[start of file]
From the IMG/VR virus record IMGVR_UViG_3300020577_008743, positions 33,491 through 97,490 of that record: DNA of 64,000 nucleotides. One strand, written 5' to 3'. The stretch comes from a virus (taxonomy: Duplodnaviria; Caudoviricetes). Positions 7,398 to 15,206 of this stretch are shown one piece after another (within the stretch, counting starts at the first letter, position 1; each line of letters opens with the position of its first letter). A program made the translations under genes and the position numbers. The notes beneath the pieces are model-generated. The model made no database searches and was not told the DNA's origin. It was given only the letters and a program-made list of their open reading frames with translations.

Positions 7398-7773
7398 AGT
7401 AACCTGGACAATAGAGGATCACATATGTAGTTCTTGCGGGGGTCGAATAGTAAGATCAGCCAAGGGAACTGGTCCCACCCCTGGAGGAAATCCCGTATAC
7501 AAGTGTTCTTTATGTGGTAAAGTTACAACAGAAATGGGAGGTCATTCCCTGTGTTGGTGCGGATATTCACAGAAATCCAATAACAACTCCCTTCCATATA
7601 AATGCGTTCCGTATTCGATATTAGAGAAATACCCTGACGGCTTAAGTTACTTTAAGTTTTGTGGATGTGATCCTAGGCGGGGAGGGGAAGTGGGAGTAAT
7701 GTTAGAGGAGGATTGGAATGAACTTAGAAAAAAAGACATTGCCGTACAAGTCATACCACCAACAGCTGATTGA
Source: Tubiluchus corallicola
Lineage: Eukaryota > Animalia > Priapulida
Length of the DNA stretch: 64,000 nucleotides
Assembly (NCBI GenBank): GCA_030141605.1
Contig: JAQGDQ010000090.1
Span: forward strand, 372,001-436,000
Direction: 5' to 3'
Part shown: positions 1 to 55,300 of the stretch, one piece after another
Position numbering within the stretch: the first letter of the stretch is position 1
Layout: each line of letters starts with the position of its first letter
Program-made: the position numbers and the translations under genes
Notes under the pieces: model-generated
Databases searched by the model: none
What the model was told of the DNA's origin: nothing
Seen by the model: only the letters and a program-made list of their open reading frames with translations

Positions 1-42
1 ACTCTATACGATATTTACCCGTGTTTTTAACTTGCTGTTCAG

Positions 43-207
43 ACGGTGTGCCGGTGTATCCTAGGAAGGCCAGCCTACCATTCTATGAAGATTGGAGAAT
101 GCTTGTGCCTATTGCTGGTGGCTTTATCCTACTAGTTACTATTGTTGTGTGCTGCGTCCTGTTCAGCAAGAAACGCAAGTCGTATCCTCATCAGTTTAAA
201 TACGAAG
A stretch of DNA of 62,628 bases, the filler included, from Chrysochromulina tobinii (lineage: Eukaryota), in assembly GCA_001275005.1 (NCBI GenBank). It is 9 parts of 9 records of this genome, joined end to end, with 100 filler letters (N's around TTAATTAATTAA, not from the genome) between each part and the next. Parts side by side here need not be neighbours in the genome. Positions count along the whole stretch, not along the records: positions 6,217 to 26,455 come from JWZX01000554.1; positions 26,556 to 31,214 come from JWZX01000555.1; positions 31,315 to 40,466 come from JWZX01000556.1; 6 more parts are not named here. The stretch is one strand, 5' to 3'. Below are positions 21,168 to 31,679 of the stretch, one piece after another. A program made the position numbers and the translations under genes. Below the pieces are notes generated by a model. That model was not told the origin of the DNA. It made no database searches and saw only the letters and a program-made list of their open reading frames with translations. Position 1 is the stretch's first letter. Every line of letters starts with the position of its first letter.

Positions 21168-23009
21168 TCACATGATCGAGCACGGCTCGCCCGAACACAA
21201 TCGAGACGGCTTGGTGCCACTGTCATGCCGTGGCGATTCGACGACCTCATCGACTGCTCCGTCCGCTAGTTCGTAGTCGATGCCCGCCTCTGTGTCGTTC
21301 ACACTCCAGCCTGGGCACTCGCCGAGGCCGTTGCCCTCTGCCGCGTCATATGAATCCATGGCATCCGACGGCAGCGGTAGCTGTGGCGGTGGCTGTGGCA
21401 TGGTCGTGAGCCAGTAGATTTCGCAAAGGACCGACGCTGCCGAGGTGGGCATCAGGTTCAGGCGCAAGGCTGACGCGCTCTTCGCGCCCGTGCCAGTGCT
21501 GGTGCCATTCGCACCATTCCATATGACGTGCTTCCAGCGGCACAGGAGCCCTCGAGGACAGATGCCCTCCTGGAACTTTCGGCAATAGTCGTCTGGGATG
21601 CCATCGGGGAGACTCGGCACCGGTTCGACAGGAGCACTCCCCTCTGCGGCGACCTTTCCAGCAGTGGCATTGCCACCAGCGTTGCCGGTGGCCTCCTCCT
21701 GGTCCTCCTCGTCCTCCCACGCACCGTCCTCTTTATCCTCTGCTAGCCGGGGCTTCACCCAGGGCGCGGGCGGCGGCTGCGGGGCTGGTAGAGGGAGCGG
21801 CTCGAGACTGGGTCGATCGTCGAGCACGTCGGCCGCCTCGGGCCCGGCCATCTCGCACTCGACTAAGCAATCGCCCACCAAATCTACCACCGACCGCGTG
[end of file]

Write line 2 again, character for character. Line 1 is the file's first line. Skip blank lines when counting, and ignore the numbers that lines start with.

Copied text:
Positions 7398-7773